Pott's disease natural history, complications and prognosis

Jump to: navigation, search

Pott's disease Microchapters

Home

Patient Information

Overview

Historical Perspective

Classification

Pathophysiology

Causes

Differentiating Pott's Disease from other Diseases

Epidemiology and Demographics

Risk Factors

Natural History, Complications and Prognosis

Diagnosis

History and Symptoms

Physical Examination

Laboratory Findings

X Ray

CT

MRI

Other Imaging Findings

Other Diagnostic Studies

Treatment

Medical Therapy

Surgery

Primary Prevention

Secondary Prevention

Cost-Effectiveness of Therapy

Future or Investigational Therapies

Case Studies

Case #1

Pott's disease natural history, complications and prognosis On the Web

Most recent articles

Most cited articles

Review articles

CME Programs

Powerpoint slides

Images

American Roentgen Ray Society Images of Pott's disease natural history, complications and prognosis

All Images
X-rays
Echo & Ultrasound
CT Images
MRI

Ongoing Trials at Clinical Trials.gov

US National Guidelines Clearinghouse

NICE Guidance

FDA on Pott's disease natural history, complications and prognosis

CDC on Pott's disease natural history, complications and prognosis

Pott's disease natural history, complications and prognosis in the news

Blogs on Pott's disease natural history, complications and prognosis

Directions to Hospitals Treating Pott's disease

Risk calculators and risk factors for Pott's disease natural history, complications and prognosis

Editor-In-Chief: C. Michael Gibson, M.S., M.D. [1]; Associate Editor(s)-in-Chief: Hardik Patel, M.D.; Aravind Kuchkuntla, M.B.B.S[2]

Overview

Pott's disease may be complicated by severe vertebral deformity and collapse resulting in kyphosis, cord compression, and paraplegia. It responds well to treatment with improvement of the neurological function and spinal deformity.

Natural History

Spinal tuberculosis is one of the common extra-pulmonary manifestation involving the skeletal system. The common affected sites include the upper lumbar and lower thoracic spine. The infection affects the body of the vertebra or the the intervertebral discs. The progression of the disease is slow with a wide variation in the time of infection to manifest the clinical symptoms of the disease . The average disease duration ranges from 4 to 11 months. Patients take medical help when they develop severe pain, marked deformity or neurological symptoms.[1][2]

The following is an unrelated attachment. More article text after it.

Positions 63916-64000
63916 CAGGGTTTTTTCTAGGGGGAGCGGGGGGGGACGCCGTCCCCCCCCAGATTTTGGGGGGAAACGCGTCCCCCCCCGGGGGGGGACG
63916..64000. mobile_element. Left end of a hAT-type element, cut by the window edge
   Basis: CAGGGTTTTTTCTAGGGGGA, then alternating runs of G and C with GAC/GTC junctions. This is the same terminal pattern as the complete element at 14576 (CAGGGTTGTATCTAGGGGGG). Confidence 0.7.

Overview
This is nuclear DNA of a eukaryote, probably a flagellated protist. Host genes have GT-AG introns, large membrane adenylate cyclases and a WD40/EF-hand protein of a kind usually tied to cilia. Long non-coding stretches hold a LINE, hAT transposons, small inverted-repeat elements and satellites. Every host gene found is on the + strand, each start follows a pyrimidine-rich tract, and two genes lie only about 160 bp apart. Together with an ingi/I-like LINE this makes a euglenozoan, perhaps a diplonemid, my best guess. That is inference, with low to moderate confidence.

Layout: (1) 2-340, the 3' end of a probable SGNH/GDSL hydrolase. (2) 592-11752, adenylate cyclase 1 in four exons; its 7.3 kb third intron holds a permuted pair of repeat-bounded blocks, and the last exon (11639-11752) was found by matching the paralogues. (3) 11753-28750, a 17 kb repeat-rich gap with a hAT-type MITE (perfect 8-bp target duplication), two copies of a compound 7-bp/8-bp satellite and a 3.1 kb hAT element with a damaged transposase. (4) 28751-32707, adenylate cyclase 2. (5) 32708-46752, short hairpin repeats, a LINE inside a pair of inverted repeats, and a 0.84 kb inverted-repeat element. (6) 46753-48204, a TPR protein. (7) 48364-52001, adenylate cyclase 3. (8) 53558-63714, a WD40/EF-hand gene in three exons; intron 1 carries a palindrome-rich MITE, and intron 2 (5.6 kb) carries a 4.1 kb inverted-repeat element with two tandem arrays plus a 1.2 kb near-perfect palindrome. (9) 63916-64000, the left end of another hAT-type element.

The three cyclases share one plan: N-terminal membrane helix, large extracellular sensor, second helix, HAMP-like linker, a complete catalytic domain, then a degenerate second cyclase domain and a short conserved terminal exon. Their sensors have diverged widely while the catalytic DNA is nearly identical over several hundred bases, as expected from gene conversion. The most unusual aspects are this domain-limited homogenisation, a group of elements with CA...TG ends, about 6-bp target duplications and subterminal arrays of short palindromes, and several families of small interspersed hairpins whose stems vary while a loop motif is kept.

Complications

The destruction of the intervertebral disc, body of the vertebra and spread of the infection can result the following complications:[1][3][4]

Prognosis

Pott's disease responds well to treatment with antitubercular treatment. Improvement in pain and neurological deficits are indicators for response to treatment. Prognosis is good in all patients, if a lack of improvement persists other differential must be considered. If other differentials are ruled out and medical therapy is not successful surgery is considered and it has good prognosis.[6]

References

  1. 1.0 1.1 Kumar K (2016). "Spinal tuberculosis, natural history of disease, classifications and principles of management with historical perspective". Eur J Orthop Surg Traumatol. 26 (6): 551–8. doi:10.1007/s00590-016-1811-x. PMID 27435619.
  2. Ratnappuli A, Collinson S, Gaspar-García E, Richardson L, Bernard J, Macallan D (2015). "Pott's disease in twenty-first century London: spinal tuberculosis as a continuing cause of morbidity and mortality". Int J Tuberc Lung Dis. 19 (9): 1125, i–ii. doi:10.5588/ijtld.15.0091. PMID 26260836.
  3. Liu C, Lin L, Wang W, Lv G, Deng Y (2016). "Long-term outcomes of vertebral column resection for kyphosis in patients with cured spinal tuberculosis: average 8-year follow-up". J Neurosurg Spine. 24 (5): 777–85. doi:10.3171/2015.8.SPINE15534. PMID 26745350.
  4. Batirel A, Erdem H, Sengoz G, Pehlivanoglu F, Ramosaco E, Gülsün S; et al. (2015). "The course of spinal tuberculosis (Pott disease): results of the multinational, multicentre Backbone-2 study". Clin Microbiol Infect. 21 (11): 1008.e9–1008.e18. doi:10.1016/j.cmi.2015.07.013. PMID 26232534.
  5. de Araújo GC, Ferreira Junior Dde S, Escarso Junior Lda R, Gameiro VS (2014). "Spinal tuberculosis presenting with hip abscesses: a diagnostic challenge". BMJ Case Rep. 2014. doi:10.1136/bcr-2014-205569. PMC 4173196. PMID 25253485.
  6. Patankar AP (2016). "Tuberculosis of spine: An experience of 30 cases over two years". Asian J Neurosurg. 11 (3): 226–31. doi:10.4103/1793-5482.145085. PMC 4849291. PMID 27366249.



Linked-in.jpg